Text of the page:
In the interim, expanding free trade can continue to create wealth among nations, increasing the living standards of our citizens at home even as it helps feed and clothe the truly impoverished in the developing world. Because it is such an important weapon against terrorism, we thus cannot afford to await the results of a larger debate about environmental and labor standards before starting the next round of world trade negotiations. The terrorists by their choice of targets show that they know that free trade is one of their deadliest enemies. The question before the West is whether it will summon the will, as it did in the cold war, to rearm this silent but relentless ally of freedom for the long struggle ahead.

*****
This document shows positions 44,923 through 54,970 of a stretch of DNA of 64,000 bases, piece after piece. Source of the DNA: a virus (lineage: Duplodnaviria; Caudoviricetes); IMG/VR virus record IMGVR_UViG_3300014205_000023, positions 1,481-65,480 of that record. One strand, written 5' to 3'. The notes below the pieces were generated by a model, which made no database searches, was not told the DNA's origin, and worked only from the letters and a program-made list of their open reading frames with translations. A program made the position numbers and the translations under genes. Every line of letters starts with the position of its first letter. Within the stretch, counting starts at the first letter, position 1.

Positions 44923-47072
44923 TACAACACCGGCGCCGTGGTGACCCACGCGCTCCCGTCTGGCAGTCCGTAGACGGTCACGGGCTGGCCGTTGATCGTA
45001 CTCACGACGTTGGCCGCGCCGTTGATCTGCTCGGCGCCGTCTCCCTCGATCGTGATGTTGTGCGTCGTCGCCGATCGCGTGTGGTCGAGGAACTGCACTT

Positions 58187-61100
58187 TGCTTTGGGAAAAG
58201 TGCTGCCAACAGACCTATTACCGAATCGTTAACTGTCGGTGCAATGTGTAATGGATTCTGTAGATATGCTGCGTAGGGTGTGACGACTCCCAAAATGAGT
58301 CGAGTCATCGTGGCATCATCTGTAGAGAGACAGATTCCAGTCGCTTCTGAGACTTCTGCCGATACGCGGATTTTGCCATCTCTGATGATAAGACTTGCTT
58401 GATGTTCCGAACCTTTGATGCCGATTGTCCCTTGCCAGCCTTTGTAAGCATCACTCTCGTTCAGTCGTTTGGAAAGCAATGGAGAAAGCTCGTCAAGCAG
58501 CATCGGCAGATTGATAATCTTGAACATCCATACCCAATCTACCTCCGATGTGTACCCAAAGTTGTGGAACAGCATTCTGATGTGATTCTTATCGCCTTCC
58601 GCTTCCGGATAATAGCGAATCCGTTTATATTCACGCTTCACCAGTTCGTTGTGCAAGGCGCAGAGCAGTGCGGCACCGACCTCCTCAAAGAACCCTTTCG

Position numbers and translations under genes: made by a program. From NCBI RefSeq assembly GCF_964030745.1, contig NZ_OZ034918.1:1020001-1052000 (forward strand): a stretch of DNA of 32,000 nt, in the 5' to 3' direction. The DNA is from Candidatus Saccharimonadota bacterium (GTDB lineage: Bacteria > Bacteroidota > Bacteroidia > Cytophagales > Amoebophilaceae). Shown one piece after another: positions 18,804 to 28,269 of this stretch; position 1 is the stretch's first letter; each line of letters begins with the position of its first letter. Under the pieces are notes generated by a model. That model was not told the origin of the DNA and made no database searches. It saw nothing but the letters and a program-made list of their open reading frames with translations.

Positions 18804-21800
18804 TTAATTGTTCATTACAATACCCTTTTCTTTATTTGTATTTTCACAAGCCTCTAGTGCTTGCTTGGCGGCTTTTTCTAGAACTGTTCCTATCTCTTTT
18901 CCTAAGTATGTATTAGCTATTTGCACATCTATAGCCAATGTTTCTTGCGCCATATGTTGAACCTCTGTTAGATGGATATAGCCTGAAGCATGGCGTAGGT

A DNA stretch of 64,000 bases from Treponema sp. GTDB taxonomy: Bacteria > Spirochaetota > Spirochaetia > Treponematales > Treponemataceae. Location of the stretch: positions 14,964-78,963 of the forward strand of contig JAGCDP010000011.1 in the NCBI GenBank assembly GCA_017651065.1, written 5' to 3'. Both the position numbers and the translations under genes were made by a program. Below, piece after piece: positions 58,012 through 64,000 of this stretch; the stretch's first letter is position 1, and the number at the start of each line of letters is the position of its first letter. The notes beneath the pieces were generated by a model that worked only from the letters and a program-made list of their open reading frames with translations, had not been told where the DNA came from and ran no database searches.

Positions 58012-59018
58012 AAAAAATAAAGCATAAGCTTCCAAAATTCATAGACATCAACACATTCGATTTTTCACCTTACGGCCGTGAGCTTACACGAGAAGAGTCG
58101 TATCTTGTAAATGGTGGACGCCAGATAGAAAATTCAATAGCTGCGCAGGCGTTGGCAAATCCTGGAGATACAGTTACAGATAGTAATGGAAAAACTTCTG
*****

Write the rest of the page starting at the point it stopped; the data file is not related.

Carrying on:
1. Professor, Benjamin N. Cardozo Law School
2. L. Alan Winters, Trade and Poverty, Is There a Connection?, in SPECIAL STUDIES 5: TRADE, INCOME DISPARITY AND POVERTY 43 (World Trade Org. ed., 1999), http://www.wto.org/english/news_e/presoo_e/pov3_e.pdf: see also David Dollar & Art Kraay, Growth Is Good for the Poor5 (Mar. 2000) (unpublished manuscript), http://www.worldbank.org/research/growth/pdfiles/growthgoodforpoor.pdf (citing a World Bank study that, using data from 80 countries over four decades, confirms that openness to trade boosts economic growth and that the incomes of the poor rise proportionately with overall growth).
3.Dollar & Kraay, supra note 1.
4.Id.
5.See Winters, supra note 1, at 43 (arguing that nations should seek to alleviate the hardships caused by trade rather than abandon all attempts at reform). See also Jim Chen, Globalization and Its Losers, 9 MINN. J. GLOBAL TRADE 157, 212 (2000).